What’s a cautious hug? It depends on where in Britain you are


Photo by Branimir Balogović on Unsplash


“If liberty means anything at all, it means the right to tell people what they do not want to hear”
– George Orwell

From today, May 17, Covid-19 rules across Britain will be a patchwork — relaxed, marginally relaxed, marginally uptight and fairly uptight.

Pubs and restaurants in England and Wales will welcome customers indoors for the first time in ages.

People in England will be allowed to give friends and family cautious hugs and that too indoors.

Wales won’t, not for the moment.

Up to six people – or two households – can meet indoors in England and Scotland. But not in Wales. Northern Ireland will review its measures on May 20, with a view to lifting more restrictions by next Monday, May 24.

Britain is taking deliberate steps out of lockdown but Prime Minister Boris Johnson has called for “a heavy dose of caution”. This throws up a number of questions. How do you leave lockdown cautiously?

More to the point, as Griff, this year’s BRITs’ Rising Star, told BBC Radio 4’s Women’s Hour on May 17, how do you give someone a cautious hug?

Just with one arm or something?


A good guide to the patchwork of rules across Britain, courtesy The Guardian:


  • Groups of up to six people or two households can meet indoors and overnight visits are allowed.
  • People can meet in groups of up to 30 outdoors.
  • Up to 30 people can attend weddings etc.
  • Care home residents can have up to five named visitors (two at a time), provided visitors test negative.


  • Six people from six households can meet outside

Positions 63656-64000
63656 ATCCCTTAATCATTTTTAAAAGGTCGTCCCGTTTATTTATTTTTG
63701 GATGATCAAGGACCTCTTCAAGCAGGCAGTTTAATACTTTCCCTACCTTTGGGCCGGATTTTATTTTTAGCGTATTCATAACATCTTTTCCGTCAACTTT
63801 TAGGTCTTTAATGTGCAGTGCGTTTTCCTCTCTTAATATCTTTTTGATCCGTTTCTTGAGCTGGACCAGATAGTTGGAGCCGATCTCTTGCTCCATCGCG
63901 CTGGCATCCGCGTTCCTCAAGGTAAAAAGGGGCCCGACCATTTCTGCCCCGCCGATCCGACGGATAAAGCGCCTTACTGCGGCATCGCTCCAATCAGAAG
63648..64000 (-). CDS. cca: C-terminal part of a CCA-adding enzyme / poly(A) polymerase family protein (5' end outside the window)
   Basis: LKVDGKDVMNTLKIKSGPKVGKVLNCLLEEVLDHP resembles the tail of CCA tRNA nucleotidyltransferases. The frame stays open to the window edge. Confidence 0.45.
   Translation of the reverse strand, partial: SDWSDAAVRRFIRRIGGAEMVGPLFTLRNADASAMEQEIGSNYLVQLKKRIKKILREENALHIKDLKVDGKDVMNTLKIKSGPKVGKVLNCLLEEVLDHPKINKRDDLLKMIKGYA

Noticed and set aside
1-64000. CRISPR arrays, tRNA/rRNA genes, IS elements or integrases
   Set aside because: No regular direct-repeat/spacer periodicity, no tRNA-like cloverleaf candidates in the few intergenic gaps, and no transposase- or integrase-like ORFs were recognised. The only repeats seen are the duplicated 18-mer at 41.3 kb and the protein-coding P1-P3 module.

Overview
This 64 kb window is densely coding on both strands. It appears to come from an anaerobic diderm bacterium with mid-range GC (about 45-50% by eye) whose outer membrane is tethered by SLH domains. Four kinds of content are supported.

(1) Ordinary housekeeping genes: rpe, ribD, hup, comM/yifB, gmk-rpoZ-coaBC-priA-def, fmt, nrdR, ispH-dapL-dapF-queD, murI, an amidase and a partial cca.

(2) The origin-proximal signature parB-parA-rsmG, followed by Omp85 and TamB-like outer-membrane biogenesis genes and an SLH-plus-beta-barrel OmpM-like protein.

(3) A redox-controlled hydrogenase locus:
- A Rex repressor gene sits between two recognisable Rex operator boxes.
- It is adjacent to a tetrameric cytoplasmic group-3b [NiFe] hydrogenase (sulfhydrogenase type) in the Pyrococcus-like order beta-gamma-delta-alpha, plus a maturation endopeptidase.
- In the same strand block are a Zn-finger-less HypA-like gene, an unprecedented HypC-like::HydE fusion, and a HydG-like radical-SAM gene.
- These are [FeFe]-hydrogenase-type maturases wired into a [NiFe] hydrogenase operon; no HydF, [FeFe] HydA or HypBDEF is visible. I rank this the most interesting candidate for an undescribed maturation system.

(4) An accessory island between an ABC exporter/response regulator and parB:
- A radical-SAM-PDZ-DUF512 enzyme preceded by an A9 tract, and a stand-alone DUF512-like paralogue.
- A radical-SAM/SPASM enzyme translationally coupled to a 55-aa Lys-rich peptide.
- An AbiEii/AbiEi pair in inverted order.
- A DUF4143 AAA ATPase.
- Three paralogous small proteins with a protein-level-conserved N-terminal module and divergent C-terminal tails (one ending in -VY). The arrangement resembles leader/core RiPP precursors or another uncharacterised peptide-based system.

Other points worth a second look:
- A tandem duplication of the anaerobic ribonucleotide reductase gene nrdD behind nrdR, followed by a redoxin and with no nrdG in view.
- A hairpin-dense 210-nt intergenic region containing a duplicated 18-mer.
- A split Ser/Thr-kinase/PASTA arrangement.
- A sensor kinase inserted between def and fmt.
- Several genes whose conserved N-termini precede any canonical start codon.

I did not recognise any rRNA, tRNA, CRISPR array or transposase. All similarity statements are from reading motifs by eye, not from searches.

• Holiday accommodation can fully reopen
  • Entertainment venues, such as cinemas, bingo halls, bowling alleys, indoor-play areas and theatres can begin welcoming back customers
  • Indoor visitor attractions, including museums and galleries, can reopen
  • Up to 30 people can attend indoor wedding receptions etc
  • International travel can resume, in line with the traffic light system used by England and Scotland– but the government continues to advise against non-essential foreign travel.


  • Up to six people from no more than three households can meet indoors in a private home or hospitality venue. Children under 12 are not included in the number making up a group, but they are included in the number of households.
  • Overnight visits are allowed
  • Up to eight people from eight households can meet outdoors
  • Hospitality venues can serve alcohol indoors until 10.30pm
  • Entertainment venues such as cinemas, theatres and bingo halls may reopen
  • Outdoor adult contact sport and indoor group exercise can restart
  • Up to 50 people can attend weddings and funerals
  • International travel to be allowed, in line with rules in England